At Internet Reptile we have long advocated that leopard geckos, like almost any animal, will benefit from exposure to good quality UVB light. Even the most outdated care sheets or old fashioned care methods are unanimous in their conclusion that access to calcium and vitamin D3 are an essential part of successfully keeping leopard geckos.
Vitamin D3 is produced naturally by the body after exposure to natural sunlight, so if it were true that leopard geckos were 'nocturnal' and have no access to UV light in the wild, the need for vitamin D3 would not exist. It has now extensively been shown that leopard geckos are actually crepuscular (active during low levels of sunlight) and will often hide or rest with parts of their body exposed to light at other times. It is by this method that a leopard gecko will 'manufacture' its own vitamin D3 in the wild.
So whilst it may be possible to deprive your leopard gecko of the natural UVB light it needs to create essential vitamin D3 and instead provide a synthetic source using a vitamin powder, why you would want to?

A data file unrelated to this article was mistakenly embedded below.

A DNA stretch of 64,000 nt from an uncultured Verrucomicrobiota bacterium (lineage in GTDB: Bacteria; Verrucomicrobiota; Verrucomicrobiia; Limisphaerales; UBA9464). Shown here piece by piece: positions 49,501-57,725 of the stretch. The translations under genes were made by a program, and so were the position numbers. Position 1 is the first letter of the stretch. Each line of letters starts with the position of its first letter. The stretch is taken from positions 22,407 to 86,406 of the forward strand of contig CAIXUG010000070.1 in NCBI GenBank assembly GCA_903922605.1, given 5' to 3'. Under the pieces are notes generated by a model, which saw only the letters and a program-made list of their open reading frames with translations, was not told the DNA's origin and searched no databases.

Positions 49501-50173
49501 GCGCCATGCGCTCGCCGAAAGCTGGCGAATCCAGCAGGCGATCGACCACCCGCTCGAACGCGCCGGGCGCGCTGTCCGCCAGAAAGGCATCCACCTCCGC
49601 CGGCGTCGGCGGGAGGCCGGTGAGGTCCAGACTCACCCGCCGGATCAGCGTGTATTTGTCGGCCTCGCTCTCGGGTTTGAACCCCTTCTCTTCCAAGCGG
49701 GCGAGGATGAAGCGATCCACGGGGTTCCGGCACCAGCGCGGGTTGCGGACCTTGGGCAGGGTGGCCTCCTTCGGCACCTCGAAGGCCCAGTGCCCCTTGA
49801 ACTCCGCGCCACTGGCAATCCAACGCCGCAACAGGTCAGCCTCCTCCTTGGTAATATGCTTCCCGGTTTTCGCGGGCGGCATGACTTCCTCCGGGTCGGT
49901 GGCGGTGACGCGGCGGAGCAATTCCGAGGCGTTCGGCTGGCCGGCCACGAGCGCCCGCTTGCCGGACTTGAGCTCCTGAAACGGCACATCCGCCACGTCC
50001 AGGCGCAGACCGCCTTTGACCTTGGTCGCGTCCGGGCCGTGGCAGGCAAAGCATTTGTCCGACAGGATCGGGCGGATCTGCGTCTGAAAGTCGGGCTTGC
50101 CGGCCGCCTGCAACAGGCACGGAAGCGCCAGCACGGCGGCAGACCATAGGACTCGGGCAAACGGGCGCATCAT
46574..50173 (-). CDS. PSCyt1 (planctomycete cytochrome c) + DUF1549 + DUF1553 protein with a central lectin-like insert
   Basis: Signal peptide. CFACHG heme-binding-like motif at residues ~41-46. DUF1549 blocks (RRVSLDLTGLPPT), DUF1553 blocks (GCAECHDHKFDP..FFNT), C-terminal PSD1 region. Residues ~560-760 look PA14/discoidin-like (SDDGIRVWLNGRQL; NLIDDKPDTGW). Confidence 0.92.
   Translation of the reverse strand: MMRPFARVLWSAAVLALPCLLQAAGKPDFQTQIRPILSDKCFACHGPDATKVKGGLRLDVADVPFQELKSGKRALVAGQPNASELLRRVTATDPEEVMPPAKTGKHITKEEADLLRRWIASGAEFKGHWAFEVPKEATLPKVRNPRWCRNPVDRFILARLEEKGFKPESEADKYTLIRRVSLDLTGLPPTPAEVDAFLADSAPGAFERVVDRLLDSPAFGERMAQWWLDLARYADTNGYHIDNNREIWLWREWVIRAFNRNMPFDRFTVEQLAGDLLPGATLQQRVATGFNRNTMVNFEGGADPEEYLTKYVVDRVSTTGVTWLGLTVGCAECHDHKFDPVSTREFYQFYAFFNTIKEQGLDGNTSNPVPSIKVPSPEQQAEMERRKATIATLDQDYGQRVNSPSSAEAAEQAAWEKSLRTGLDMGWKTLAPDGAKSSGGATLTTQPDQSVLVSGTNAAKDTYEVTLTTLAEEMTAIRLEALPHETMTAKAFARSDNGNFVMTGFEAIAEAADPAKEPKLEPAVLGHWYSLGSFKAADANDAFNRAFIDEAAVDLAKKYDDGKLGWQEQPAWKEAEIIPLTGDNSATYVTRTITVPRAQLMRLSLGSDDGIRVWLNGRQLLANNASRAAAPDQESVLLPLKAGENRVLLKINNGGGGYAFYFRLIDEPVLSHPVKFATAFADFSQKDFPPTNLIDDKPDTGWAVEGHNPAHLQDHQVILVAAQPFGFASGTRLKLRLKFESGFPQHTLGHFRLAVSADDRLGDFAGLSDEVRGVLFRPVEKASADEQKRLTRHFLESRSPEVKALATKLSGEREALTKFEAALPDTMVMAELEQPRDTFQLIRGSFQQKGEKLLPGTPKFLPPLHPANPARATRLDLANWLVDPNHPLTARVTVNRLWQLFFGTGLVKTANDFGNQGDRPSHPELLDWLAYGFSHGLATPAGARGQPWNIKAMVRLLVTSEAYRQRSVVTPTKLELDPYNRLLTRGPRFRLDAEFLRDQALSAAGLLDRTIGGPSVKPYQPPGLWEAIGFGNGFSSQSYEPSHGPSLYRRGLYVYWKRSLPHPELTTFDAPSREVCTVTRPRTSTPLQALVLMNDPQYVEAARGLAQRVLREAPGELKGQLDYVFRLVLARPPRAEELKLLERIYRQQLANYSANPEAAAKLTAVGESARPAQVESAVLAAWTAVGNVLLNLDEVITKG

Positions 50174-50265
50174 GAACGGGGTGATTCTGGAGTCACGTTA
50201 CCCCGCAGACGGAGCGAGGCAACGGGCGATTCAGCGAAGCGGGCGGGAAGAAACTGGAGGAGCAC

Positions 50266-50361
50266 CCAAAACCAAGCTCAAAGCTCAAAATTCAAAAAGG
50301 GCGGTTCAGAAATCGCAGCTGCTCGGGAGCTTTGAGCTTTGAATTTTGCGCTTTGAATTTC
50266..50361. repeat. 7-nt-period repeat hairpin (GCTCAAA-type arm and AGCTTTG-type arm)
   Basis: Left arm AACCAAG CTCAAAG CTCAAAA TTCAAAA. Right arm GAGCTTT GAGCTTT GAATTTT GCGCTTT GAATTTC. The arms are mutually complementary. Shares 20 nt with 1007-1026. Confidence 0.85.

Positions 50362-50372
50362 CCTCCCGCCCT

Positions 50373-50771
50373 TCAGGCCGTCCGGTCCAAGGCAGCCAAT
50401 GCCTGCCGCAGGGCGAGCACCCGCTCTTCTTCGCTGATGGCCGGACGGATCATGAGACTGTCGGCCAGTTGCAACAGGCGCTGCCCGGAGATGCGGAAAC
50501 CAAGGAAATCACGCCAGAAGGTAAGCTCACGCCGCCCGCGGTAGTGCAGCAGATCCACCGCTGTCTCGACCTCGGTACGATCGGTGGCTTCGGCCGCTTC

Your geckos body has evolved over millions of years to use low levels of sunlight to create the exact dosage he or she needs, how will you ensure this exact dosage is provided to your gecko?
Advanced breeders have and continue to raise leopard geckos in racking systems without UV exposure, they do however rely on years of experience with strict gut loading and supplementation regimes to get it as close to perfect as it can be. The use of insects that have been in a tub a few days or not gut loaded perfectly would simply never happen in these operations, the realities of a busy schedule and keeping a pet are very different.
Check out the video as Arcadia Reptile discuss this subject even further in the context of their incredible new range of ShadeDweller 7% UVB lighting